Fonterra makes first IQF sale

2 Feb 2017

Fonterra has ventured into the Brazilian pizza market with its first sale of its extra stretch Individual Quick Frozen (IQF) mozzarella. IQF mozzarella is the result of patented technology developed by the company.

Fonterra makes first IQF sale

Fonterra has ventured into the Brazilian pizza market with its first sale of its extra stretch Individual Quick Frozen (IQF) mozzarella.

It landed the sale with São Paulo’s oldest and most traditional pizzeria. Founded in 1924, Cantina Castelões is known for its pizzas and still sells the popular pizza that bears its name Castelões – mozzarella, tomato sauce and spicy Calabresa sausage – which is copied by other pizzerias.

Fonterra’s Foodservice Manager Brazil Hugo Melo said this is a small but significant step into a new market for mozzarella but the potential is huge.

“We’re working closely with Cantina Castelões because we believe our specially patented mozzarella is a superior product with great taste and extra stretch appeal and will save them time, money, labour costs and reduce wastage,” said Melo.

IQF mozzarella is made from New Zealand milk using technology developed at the Fonterra Research and Development Centre in Palmerston North. It is said to have features that bind the topping to the base, provide colour and texture and extra stretch – a key part of the pizza experience. According to the company, it is snap frozen at peak maturity to capture freshness and its authentic taste, and pre-shredded for ease of use.

Fonterra Global director Foodservice Grant Watson says IQF mozzarella is the jewel in the co-operative’s foodservice crown.

“It’s a fantastic and popular product in our other markets and demand for it continues to grow. We think there’s huge potential in Brazil for our mozzarella to become a real selling point for pizzerias, given its extra stretch, the fact it tastes so good and is 100 per cent natural,” said Watson.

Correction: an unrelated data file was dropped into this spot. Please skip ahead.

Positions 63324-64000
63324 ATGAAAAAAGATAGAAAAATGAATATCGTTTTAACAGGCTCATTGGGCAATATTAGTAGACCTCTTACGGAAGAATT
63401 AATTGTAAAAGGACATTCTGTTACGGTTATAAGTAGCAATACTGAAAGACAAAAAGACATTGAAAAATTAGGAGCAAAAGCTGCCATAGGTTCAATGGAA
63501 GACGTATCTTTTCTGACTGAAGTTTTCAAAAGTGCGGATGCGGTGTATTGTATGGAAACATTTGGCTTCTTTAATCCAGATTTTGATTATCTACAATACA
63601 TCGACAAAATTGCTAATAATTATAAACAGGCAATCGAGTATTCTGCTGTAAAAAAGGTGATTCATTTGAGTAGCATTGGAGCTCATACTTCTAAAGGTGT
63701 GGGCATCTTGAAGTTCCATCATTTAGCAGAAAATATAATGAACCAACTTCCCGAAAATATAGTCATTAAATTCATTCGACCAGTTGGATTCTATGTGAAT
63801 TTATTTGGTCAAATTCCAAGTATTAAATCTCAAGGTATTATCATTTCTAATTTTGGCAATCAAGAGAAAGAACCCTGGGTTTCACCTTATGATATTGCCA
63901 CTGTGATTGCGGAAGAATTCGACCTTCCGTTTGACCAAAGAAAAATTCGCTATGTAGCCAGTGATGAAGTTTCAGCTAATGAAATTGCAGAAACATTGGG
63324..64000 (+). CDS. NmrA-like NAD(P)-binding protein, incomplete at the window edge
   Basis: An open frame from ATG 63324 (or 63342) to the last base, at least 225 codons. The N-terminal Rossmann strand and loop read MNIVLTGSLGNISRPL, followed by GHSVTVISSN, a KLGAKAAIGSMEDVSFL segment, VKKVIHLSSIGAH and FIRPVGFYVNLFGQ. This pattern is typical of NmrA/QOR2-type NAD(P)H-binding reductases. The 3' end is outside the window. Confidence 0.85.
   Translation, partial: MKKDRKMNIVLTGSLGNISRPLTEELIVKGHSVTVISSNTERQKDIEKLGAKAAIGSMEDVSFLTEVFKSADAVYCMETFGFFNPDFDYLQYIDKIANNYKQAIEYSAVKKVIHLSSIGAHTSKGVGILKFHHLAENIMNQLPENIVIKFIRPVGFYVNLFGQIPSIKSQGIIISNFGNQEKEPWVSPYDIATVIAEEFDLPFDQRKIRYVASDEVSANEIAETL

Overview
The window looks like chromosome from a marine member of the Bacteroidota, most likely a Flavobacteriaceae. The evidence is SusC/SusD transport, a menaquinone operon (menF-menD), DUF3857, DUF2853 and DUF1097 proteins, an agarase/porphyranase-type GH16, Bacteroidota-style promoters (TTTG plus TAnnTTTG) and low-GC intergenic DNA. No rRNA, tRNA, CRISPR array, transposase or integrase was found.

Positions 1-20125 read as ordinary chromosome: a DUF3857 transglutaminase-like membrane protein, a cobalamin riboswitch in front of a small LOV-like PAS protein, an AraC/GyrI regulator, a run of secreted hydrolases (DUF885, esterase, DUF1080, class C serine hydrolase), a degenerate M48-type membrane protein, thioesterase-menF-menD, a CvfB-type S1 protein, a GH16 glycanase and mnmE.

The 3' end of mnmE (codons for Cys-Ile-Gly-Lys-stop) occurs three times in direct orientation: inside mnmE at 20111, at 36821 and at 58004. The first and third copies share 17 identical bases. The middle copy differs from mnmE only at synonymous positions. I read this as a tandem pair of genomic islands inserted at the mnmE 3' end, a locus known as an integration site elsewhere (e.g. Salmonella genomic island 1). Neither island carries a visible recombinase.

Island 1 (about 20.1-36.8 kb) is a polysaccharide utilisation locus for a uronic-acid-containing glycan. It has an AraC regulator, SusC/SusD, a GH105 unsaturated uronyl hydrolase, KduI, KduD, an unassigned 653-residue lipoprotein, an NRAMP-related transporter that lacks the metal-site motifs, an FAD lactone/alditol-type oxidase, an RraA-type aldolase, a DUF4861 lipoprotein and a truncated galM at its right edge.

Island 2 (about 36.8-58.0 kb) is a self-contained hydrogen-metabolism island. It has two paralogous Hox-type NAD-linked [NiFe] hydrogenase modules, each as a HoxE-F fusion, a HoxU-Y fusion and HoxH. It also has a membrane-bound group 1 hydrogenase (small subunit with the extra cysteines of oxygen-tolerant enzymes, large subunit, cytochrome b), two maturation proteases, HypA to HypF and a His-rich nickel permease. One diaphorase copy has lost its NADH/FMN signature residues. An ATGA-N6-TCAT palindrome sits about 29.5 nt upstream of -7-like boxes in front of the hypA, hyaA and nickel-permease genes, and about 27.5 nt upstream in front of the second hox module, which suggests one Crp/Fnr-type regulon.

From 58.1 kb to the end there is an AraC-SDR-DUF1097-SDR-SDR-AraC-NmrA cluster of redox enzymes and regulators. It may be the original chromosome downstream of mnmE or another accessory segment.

Fonterra recently announced it was building a new $240 million plant to help meet growing demand – said to be the single largest foodservice investment in New Zealand’s dairy industry history. It will allow Fonterra to double the co-operative’s capacity to produce its mozzarella, which is made from milk in one day instead of the usual two to three months taken by conventional mozzarella processes. It will come on stream in September 2018.

Once complete, it will make Fonterra’s Clandeboye site the largest producer of natural mozzarella in the Southern Hemisphere, according to the company.

The IQF mozzarella is the result of patented technology developed by the Fonterra Research and Development Centre, and supported by Transforming the Dairy Value Chain – a Primary Growth Partnership (PGP) programme between the Ministry of Primary Industries, Fonterra and DairyNZ.